Kenner picks new city marketer

Kenner officials have agreed to a new $150,000 contract with the Jefferson Parish Convention and Visitors Bureau to market the city after an audit earlier this year found widespread problems with the entity that previously handled the city’s marketing.

Mayor Mike Yenni informed his economic development committee of the new deal on Friday and called the contract a way to create a “professional” relationship with a seasoned group. The parish agency will provide the city with help determining the best way to utilize its Pontchartrain Center, Rivertown and Laketown, along with providing marketing services for those entities. There also will be a separate fund to provide incentives to events to attract them to the city.

“The agreement with the Jefferson Parish Convention and Visitors Bureau brings a new level of professionalism to Kenner,” Yenni told the committee.

Yenni said the parish group has a proven track record. They understand how to grow tourism, and Yenni has pushed tourism as a key component of his plan for the community. He said growing Kenner’s brand nationally is crucial to making it a true “community of choice.”

“They’re already an established group,” Yenni said. “Their whole point is putting heads in beds.”

Kenner is well-positioned to host meetings for state associations or governmental entities, said Violet Peters, the president and chief executive officer of the Jefferson Convention and Visitors Bureau. The goal is to get Kenner added to the meeting rotation, which means it could host events every three to five years. The bureau will have senior sales manager Chris Smits dedicated to Kenner, and he will be actively trying to fill the city’s 2,000 rooms.

“There’s definitely room to grow,” Peters said. “We want to be competitive.”

Yenni terminated the city’s contract with the Kenner Convention and Visitors Bureau in 2011 after that group came under fire from the city auditor and the Metropolitan Crime Commission for the alleged misuse of more than $200,000 in funds. The Louisiana legislative auditor then examined the group’s finances and found that the group paid board member Forrest “Bucky” Lanning and his daughter thousands of dollars often without time sheets or invoices. Lanning is a former Kenner City Council member. The bureau also gave employees pay advances and bonuses, the audit found.

However, officials with the Kenner bureau accused the Ed Muniz administration of using the group’s coffers as a slush fund to give projects to campaign contributors. The group received $50,000 annually from the city and another $200,000 annually from collections from the city’s hotel and motel taxes.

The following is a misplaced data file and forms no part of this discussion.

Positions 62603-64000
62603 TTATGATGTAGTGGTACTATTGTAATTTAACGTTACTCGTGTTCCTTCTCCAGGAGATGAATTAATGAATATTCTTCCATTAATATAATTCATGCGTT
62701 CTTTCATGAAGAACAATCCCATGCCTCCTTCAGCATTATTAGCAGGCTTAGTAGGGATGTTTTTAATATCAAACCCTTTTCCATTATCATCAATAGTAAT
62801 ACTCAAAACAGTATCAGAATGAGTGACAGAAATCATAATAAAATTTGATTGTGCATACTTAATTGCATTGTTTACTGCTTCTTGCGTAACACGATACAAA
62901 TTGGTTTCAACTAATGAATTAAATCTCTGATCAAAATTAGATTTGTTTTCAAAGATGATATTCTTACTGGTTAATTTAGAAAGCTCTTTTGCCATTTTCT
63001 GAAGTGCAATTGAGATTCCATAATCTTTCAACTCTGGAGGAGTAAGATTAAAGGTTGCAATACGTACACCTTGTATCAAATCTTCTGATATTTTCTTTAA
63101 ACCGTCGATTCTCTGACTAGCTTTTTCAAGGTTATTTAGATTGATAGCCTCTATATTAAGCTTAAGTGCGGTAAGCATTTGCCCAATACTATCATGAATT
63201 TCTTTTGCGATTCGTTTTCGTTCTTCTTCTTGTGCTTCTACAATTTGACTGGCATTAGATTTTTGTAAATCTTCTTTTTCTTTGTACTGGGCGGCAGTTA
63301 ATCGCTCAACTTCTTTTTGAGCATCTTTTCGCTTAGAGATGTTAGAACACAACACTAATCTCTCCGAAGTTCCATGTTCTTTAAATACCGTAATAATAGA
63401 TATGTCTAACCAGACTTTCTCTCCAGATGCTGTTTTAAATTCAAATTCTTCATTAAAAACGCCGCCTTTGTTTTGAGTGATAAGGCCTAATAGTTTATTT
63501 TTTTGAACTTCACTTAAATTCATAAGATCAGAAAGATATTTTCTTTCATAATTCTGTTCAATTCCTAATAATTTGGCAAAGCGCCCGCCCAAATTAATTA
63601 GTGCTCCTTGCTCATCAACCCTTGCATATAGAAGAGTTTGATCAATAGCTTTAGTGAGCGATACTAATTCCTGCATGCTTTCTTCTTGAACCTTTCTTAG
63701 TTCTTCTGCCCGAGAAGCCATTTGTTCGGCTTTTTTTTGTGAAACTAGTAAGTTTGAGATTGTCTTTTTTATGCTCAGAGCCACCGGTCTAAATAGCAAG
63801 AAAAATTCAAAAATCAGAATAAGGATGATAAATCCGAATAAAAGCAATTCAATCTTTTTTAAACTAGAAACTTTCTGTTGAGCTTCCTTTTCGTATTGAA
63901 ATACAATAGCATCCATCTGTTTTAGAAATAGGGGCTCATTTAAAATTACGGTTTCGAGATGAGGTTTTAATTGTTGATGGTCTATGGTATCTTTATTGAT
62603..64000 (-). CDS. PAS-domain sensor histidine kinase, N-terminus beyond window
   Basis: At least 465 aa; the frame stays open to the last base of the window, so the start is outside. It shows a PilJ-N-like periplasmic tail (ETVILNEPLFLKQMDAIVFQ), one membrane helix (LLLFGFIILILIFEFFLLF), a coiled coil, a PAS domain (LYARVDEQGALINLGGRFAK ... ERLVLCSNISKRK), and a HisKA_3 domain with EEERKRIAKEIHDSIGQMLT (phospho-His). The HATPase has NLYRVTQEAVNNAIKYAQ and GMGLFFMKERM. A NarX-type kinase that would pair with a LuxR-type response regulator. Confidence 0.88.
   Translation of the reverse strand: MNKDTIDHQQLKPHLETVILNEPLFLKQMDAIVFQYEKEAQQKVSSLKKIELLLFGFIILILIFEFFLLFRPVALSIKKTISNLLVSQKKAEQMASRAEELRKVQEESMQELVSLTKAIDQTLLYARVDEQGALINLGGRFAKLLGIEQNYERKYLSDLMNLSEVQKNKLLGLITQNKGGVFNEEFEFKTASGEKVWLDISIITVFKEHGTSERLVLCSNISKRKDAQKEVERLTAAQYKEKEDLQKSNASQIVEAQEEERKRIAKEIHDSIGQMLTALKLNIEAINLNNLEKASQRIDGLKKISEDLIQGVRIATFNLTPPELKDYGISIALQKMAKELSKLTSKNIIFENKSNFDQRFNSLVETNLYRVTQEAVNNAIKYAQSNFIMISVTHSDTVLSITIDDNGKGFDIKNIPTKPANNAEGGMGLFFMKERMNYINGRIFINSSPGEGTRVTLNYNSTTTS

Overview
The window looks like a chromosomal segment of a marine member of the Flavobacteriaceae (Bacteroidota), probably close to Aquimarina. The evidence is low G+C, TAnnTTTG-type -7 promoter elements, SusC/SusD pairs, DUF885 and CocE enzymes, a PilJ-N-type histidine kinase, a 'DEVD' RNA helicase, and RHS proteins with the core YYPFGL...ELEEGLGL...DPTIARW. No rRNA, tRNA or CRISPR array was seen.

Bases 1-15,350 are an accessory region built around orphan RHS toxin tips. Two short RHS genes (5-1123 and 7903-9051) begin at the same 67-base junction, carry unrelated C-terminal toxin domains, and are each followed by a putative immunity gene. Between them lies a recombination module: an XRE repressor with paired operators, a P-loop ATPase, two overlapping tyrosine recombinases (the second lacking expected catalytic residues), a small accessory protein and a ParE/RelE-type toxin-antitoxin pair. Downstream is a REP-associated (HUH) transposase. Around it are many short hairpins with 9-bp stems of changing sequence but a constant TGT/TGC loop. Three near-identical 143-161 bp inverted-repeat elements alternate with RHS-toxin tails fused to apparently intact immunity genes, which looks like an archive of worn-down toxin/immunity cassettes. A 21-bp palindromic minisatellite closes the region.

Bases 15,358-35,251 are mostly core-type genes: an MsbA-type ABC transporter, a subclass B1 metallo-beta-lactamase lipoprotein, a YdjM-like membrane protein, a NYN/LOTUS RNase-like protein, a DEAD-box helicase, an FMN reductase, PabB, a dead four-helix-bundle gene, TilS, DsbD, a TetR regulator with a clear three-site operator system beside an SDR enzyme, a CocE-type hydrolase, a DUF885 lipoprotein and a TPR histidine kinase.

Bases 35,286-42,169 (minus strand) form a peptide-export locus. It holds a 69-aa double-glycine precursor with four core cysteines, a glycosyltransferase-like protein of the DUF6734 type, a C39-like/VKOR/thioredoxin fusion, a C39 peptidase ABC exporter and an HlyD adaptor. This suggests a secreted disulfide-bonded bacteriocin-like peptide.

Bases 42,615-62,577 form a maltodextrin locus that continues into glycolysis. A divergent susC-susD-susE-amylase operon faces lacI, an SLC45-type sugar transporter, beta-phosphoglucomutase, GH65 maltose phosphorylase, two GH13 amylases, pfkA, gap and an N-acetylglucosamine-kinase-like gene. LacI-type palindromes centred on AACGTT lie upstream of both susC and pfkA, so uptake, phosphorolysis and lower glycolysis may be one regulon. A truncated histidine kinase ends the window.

Yenni said the city learned from that experience, and that’s one of the reasons it chose the parish group. The Jefferson Convention and Visitor’s Bureau has regular meetings, and its operations can be followed closely, he said. Councilman Keith Reynaud said Kenner needed a clean break from the past.

“That’s the direction we need to go as a city,” Reynaud said. “They have so much more experience than the old group.”

Kenner officials have discussed marketing Rivertown, Laketown and the Pontchartrain Center as part of an overall push to make those areas less of a drain on the city’s budget. Kenner provides between $400,000 and $500,000 to the Pontchartrain Center annually and still provides subsidies to maintain Rivertown and Laketown.

Justice of the Peace Kevin Centanni, a committee member, said he’s excited that the convention and visitor’s bureau will study all three entities and provide the city with a plan for getting the most use out of them.

That could mean renovations or seeking out different types of events. Centanni said a similar study will happen at Rivertown and at Laketown, where the city is planning a new development.

“This has never been done,” Centanni said. “We don’t know what we need there.”

Chief Administrative Officer Mike Quigley noted that the new contract provides a mechanism for Kenner to provide incentives to event organizers to lure them to Kenner. That could include offering discounts on the rental fee for the Pontchartrain Center or free marketing. He hopes that will entice different sorts of events to come to the city.

“We want to bring tourism, we want to bring people to Kenner,” Quigley said. “How can we bring more and more people into Kenner?”

Yenni said he’s closing in on a deal to bring new management to the Pontchartrain Center and that should greatly reduce the city’s subsidy for that facility.

He would not provide specifics on that new contract, saying the details are not finalized, and it has not been presented to the council yet.

Under a new charter amendment, any contract worth more than $100,000 must now receive council review before it can be signed.

This story was altered on Dec. 20, 2012